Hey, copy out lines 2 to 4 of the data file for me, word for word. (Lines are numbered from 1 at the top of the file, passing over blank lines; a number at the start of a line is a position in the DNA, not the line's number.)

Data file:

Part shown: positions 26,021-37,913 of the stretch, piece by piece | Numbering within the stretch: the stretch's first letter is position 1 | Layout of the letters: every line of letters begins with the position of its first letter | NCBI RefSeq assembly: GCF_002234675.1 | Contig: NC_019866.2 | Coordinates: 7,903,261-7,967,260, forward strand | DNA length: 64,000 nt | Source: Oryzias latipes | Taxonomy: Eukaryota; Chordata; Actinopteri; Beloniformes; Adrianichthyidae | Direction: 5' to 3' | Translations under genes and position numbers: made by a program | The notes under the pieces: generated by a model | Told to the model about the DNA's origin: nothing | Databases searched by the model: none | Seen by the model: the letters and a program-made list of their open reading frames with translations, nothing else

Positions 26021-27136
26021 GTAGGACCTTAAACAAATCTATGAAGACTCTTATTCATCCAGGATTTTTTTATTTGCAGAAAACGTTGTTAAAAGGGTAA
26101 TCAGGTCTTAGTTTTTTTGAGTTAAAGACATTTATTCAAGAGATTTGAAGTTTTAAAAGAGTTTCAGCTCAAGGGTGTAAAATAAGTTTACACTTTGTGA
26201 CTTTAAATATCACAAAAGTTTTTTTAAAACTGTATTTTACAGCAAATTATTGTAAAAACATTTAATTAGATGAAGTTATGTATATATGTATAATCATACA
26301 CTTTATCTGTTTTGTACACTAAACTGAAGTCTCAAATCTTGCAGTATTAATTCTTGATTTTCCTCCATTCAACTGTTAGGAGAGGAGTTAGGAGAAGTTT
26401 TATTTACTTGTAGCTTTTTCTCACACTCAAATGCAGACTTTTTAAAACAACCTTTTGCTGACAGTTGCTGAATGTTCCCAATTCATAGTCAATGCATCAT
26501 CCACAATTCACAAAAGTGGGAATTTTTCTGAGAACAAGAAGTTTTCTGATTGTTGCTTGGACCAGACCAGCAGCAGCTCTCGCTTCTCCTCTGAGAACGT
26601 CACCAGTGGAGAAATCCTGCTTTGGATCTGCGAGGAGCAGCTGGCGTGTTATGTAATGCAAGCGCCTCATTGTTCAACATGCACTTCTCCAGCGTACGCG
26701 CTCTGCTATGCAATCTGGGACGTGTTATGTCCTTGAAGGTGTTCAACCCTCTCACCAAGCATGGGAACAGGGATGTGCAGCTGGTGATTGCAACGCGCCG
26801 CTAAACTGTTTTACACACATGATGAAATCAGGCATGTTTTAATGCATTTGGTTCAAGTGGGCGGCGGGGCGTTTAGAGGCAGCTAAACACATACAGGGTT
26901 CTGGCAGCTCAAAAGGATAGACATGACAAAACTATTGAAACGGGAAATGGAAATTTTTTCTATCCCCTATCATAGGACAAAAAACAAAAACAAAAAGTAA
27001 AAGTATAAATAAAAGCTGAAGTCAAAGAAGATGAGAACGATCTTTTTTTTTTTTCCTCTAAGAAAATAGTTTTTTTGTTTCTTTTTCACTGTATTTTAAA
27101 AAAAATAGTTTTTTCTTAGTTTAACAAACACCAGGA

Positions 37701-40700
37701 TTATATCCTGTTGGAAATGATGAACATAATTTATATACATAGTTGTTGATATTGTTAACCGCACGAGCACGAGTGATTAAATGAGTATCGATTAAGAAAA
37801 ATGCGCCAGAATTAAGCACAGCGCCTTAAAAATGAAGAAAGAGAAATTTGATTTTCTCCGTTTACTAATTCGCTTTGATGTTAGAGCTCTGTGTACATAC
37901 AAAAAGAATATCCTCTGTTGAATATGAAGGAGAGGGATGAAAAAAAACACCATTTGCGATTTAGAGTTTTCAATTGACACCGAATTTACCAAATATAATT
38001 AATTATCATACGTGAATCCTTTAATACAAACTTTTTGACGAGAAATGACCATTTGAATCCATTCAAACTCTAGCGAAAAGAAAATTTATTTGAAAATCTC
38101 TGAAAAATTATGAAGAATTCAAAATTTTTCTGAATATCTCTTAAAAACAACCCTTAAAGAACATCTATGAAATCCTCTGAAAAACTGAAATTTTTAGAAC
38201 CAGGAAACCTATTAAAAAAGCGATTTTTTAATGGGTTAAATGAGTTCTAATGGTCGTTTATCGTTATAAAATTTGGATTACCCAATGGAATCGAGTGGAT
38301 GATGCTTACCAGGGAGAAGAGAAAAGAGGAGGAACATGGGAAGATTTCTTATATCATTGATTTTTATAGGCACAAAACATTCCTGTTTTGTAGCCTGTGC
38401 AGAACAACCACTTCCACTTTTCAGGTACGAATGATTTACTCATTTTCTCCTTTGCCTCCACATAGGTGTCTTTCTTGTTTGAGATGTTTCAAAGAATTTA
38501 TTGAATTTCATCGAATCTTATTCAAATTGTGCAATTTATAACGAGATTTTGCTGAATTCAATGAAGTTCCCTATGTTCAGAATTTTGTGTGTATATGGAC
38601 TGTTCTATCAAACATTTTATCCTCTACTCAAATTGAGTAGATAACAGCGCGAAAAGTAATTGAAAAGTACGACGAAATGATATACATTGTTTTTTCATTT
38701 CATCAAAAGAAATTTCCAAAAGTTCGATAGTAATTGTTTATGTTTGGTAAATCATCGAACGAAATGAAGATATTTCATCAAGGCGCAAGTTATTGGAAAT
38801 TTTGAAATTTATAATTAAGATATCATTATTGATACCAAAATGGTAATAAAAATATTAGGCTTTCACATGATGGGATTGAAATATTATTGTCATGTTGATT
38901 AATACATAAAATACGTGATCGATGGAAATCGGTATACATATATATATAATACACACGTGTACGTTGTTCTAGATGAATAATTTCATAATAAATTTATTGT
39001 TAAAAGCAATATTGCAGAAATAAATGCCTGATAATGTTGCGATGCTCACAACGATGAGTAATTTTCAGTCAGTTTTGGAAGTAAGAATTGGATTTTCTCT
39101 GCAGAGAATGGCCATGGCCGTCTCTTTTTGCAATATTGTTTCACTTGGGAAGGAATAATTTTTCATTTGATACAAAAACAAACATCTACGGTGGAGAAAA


Positions 26021-27136
26021 GTAGGACCTTAAACAAATCTATGAAGACTCTTATTCATCCAGGATTTTTTTATTTGCAGAAAACGTTGTTAAAAGGGTAA
26101 TCAGGTCTTAGTTTTTTTGAGTTAAAGACATTTATTCAAGAGATTTGAAGTTTTAAAAGAGTTTCAGCTCAAGGGTGTAAAATAAGTTTACACTTTGTGA